The clinical and histological diagnosis was consistent with subcutaneous sparganosis and subsequent laboratory testing was remarkable for elevated Immunogobulin E (811IU/mL). Despite following the recommended single-dose treatment with oral praziquantel 600mg, a right breast ultrasound revealed elongated, tubular, hypoechoic structures and an echogenic cystic lesion (Figure 2), consistent with persistent sparganosis. In consultation with infectious disease, the patient was recommended for surgical resection if her lesions recurred, but was lost to follow-up.
In the United States (US), Spirometra mansonoides is the most prevalent species of spargana and human infection is extremely rare.3 Since 1882, only up to 62 cases have been reported in the US.3 The majority of cases occur in China, where the predominant species is Spirometra mansoni.2,3
Cats and dogs are the primary hosts of the adult tapeworm of the genus Spirometra. When eggs are shed in their feces, motile coracidium are released and ingested by copepods or crustaceans.4 These hosts are later consumed by fish, amphibians, or humans, allowing further development of the parasite into spargana.2,4 The cycle is completed when a primary host consumes one of these intermediate hosts, fostering maturation of the tapeworm inside their intestines. However, when human infection occurs, spargana migrate into the visceral organs or, more commonly, subcutaneous tissues.2
Subcutaneous invasion usually presents as slow-growing nodular lesions, with or without pruritus and pain from migration of the spargana.2 Histopathology demonstrates a foreign body granulomatous reaction surrounding elongated, tract-like cavities through which the spargana have traveled.1,2,5 Classically, a transverse section of the spargana will demonstrate an eosinophilic cuticle, loose stroma, and basophilic calcareous bodies.2,5 Ultrasound findings include hypoechoic tubular structures and serpiginous echogenic lesions, as seen in our patient.6 Complete surgical removal of the larva is considered curative.2,5 Antihelminthic medications, such as praziquantel, have been used with varied success.2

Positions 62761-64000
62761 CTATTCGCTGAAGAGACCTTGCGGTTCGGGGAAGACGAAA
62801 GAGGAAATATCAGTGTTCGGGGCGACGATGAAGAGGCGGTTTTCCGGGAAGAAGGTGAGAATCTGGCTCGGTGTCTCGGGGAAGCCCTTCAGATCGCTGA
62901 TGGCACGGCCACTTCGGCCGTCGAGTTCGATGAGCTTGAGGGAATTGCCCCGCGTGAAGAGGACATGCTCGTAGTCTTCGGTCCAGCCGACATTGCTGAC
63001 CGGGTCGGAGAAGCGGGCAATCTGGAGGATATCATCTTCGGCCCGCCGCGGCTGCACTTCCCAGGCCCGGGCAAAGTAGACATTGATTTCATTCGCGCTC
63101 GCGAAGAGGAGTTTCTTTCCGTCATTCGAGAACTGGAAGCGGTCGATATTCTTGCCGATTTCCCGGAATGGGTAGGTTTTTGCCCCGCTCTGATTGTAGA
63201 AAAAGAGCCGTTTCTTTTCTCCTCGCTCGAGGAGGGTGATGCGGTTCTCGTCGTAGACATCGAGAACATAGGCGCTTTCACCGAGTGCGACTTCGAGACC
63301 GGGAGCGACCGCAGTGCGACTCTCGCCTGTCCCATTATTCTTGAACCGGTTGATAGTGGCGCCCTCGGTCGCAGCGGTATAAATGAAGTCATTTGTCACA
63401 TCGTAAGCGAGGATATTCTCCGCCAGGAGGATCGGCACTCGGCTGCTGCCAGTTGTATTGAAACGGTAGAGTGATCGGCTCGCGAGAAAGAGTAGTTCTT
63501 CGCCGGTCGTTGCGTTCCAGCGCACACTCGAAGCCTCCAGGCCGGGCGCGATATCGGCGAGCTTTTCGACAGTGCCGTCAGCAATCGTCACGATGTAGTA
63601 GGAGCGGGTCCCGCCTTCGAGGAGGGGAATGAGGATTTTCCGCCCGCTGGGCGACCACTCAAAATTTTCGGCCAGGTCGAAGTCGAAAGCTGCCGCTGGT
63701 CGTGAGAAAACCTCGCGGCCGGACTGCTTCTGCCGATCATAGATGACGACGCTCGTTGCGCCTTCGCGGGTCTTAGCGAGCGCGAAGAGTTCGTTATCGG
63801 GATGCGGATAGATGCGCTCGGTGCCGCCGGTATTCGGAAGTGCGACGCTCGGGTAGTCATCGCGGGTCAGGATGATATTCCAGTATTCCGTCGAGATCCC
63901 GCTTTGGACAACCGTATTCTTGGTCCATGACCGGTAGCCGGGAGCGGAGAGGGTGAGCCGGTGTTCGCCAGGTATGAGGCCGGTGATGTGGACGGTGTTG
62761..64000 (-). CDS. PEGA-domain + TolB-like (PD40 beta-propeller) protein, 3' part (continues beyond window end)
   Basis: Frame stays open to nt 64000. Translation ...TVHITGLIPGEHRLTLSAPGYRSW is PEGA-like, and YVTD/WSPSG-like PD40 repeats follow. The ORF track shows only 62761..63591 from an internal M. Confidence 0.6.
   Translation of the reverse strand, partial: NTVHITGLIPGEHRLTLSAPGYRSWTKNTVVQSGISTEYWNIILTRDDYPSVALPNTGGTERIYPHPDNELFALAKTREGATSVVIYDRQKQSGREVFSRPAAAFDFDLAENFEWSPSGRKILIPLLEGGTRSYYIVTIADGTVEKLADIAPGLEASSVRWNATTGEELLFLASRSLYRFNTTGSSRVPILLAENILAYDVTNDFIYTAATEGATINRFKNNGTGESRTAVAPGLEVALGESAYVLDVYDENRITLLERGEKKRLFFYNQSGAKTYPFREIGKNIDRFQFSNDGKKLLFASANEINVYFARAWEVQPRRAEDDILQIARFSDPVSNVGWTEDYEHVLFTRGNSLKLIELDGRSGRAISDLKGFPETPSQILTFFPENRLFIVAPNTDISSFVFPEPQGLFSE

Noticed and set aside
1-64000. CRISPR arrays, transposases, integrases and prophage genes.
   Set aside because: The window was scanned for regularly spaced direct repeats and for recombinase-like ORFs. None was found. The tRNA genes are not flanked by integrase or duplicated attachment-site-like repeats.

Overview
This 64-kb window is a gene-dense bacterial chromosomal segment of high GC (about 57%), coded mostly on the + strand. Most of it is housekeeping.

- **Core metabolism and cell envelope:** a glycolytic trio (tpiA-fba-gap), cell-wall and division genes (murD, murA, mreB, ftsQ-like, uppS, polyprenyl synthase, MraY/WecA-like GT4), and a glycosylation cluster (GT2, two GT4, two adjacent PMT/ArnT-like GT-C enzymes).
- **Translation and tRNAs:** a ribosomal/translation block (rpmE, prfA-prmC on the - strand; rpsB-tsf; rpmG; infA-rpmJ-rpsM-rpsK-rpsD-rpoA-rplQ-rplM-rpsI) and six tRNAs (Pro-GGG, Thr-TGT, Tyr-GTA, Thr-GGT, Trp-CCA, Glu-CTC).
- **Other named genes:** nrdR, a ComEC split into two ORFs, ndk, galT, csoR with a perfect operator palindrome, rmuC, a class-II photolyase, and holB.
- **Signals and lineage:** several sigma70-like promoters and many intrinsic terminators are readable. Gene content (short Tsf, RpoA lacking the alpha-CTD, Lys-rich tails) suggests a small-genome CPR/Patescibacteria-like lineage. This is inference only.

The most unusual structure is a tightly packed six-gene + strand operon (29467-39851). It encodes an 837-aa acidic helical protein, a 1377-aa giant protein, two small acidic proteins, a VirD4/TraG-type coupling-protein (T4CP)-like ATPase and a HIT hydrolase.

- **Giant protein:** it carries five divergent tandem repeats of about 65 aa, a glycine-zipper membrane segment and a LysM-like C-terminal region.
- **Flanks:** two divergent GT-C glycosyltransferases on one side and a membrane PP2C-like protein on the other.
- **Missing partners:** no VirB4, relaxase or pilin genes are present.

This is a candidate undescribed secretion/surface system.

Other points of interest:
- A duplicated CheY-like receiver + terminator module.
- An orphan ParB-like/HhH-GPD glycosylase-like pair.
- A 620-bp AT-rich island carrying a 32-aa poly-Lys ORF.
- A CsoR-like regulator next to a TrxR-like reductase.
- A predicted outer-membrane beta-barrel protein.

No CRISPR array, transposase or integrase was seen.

In this case, radiologic and dermatopathologic findings of sparganosis were crucial in making a prompt diagnosis. Though subcutaneous sparganosis of the breasts is exceedingly rare,6 clinicians should consider this infection in their differential of nodular breast masses, particularly when tubular, hypoechoic structures are present on ultrasound.
- Lv S, Zhang Y, Steinmann P, et al. Helminth infections of the central nervous system occurring in Southeast Asia and the Far East. Adv Parasitol. 2010;72:351–408.
- Johnson G, Gardner J, Fukai T, Goto K. Cutaneous sparganosis: a rare parasitic infection. J Cutan Pathol. 2015;42(1):1–5.
- Kim SM, Amponsah EK, Eo MY, et al. Clinical manifestation of a patient with forehead sparganosis. J Craniofac Surg. 2017;28(4): 1081–1083.
- Feigenbaum L, Motaparthi K, Fradin M. A serpiginous plaque on the trunk. JAMA Dermatol. 2016;152(7):831–832.
- Griffin MP, Tompkins KJ, Ryan MT. Cutaneous sparganosis. Am J Dermatopathol. 1996;18(1): 70–72.
- Choi SJ, Park SH, Kim MJ, et al. Sparganosis of the breast and lower extremities: sonographic appearance. J Clin Ultrasound. 2014;42(7):